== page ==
Automation has significantly increased efficiency of the Hostess Brands production facilities.

A reestablished leadership position in the sweet goods category leaves Hostess Brands, Inc., Kansas City, MO, ideally situated for further success.

Speaking at the ICR Conference 2017 in Orlando, FL, William Toler, president and CEO of Hostess, said the company’s highly profitable approach would be difficult for two of its larger competitors to emulate. The presentation was one of the first by Mr. Toler since Hostess shares began trading publicly in November 2016.

Explaining the success Hostess has achieved since the business was acquired in 2013, Mr. Toler distilled the strategy the company has pursued into three basic elements, beginning with the power of the Hostess brands.

“The brands at Hostess mean the emotional connection with the American consumer, really, which has driven the power and speed and rate of success,” he said.

Hostess has leveraged the value of its brands through a business model predicated on warehouse, rather than direct-store delivery (DSD) and extended shelf life.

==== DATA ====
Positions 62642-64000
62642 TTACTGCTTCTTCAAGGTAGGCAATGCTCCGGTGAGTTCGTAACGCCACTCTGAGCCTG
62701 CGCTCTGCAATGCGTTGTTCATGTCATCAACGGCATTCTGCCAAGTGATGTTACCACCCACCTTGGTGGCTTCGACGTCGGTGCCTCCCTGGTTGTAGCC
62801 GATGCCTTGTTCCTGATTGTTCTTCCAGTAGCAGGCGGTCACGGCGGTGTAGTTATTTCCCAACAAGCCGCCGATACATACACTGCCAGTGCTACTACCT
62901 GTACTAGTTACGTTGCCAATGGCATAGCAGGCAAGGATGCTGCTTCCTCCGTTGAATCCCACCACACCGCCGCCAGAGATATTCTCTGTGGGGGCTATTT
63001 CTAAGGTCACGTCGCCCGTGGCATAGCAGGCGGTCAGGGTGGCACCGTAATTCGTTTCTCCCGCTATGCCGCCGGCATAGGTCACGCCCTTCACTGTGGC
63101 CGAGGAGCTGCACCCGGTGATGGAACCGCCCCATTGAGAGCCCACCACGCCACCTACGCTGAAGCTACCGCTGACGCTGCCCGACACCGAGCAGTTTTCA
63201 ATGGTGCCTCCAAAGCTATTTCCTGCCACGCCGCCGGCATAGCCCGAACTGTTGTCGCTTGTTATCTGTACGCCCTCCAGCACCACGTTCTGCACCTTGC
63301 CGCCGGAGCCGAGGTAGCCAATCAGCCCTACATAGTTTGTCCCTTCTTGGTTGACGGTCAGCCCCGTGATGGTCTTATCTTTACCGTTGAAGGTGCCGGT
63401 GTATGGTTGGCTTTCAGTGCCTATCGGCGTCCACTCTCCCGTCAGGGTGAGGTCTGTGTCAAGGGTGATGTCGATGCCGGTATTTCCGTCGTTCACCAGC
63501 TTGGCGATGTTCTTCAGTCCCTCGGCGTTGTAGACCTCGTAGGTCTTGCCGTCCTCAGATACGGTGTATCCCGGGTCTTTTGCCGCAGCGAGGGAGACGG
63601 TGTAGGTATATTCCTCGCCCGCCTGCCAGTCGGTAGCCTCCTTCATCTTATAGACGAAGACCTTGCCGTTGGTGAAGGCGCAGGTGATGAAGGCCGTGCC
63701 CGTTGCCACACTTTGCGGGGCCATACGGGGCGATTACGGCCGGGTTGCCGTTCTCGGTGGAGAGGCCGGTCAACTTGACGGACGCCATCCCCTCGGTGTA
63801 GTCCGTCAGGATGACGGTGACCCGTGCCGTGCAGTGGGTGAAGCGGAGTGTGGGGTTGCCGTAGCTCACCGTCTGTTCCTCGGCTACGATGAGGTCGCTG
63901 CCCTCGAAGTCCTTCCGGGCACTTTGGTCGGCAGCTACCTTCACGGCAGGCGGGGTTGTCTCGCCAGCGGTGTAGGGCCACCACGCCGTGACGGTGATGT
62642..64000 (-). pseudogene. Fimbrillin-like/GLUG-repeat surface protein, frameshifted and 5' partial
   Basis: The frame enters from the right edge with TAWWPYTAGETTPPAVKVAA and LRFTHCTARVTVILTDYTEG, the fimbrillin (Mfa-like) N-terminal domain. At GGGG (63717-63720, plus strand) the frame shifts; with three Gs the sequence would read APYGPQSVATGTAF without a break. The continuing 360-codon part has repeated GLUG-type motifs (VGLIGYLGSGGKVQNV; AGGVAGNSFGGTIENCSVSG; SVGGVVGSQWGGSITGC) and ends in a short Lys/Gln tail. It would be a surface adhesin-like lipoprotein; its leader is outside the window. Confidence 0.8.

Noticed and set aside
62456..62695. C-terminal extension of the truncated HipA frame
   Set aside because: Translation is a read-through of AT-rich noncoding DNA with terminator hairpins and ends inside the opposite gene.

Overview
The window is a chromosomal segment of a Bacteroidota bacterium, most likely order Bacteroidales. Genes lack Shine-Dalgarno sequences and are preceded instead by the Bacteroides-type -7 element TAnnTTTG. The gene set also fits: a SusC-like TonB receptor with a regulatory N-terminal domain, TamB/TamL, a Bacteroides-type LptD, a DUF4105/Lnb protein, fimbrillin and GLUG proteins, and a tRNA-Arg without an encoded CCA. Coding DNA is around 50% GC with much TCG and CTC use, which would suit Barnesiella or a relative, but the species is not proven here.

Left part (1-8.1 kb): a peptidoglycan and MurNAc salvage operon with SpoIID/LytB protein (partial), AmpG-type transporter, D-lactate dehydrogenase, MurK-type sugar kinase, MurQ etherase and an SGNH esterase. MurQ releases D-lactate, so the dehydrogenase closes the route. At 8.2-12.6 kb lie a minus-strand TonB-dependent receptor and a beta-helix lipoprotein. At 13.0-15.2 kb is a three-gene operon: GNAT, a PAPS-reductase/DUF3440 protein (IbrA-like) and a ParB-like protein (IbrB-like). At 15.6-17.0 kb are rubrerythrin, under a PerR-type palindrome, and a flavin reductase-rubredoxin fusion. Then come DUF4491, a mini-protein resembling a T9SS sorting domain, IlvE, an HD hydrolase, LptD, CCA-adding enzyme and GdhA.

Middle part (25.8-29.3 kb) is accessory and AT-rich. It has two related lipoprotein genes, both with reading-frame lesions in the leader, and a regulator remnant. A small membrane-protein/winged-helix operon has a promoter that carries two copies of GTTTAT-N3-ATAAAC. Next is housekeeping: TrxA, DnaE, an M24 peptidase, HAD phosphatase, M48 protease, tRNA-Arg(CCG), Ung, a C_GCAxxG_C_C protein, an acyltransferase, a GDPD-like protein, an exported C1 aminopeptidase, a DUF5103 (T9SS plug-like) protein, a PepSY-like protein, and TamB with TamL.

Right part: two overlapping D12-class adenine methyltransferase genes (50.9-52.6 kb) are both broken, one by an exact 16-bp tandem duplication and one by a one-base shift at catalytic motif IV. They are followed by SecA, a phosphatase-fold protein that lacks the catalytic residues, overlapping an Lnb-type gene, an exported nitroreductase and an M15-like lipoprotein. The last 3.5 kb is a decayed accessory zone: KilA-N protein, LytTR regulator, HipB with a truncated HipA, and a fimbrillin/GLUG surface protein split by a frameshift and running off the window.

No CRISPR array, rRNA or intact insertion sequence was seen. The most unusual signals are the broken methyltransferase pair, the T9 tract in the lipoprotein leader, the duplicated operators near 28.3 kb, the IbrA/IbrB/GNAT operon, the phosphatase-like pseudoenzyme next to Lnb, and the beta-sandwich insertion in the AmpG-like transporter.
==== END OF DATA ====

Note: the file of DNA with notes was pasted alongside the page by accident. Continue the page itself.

“Our shelf life is 65 days from bake, and we guarantee 45 days to our customer,” Mr. Toler said. “So the first 20 days are us and the logistics team shipping it from our manufacturing plant to our distribution facility out to our customers, so it has the length of time to allow it to go through a warehouse model, something our competitive DSD products do not have.”

Mr. Toler and Tom Peterson, executive vice-president and CFO, offered considerable detail about how Hostess is positioned vs. other snack cake businesses.

“We sell at premium per pound versus our competitor,” Mr. Toler said. “That’s a great place to be because that drives growth. So it’s simple math. Little Debbie, which is actually the category share leader, with 28% to 29%, they are a value brand. It is fairly unique in US consumer products to have the value brand as the share leader, but in this ­category, we do. This is one of the reasons our premium nature drives growth, because people shift up to the premium price point product. For example, in c-stores, our products sell for $1.79 to $1.89. The retailer will make probably 75¢ on that sale. That 75¢ is the same as the sale price of the items for Little Debbie, so the penny profit category margin (margin per unit) is driven by the pricing structure we offer. We are a huge trade up for retailers. That’s part of the reason they love us.”

Continue reading to learn Hostess's recipe for success.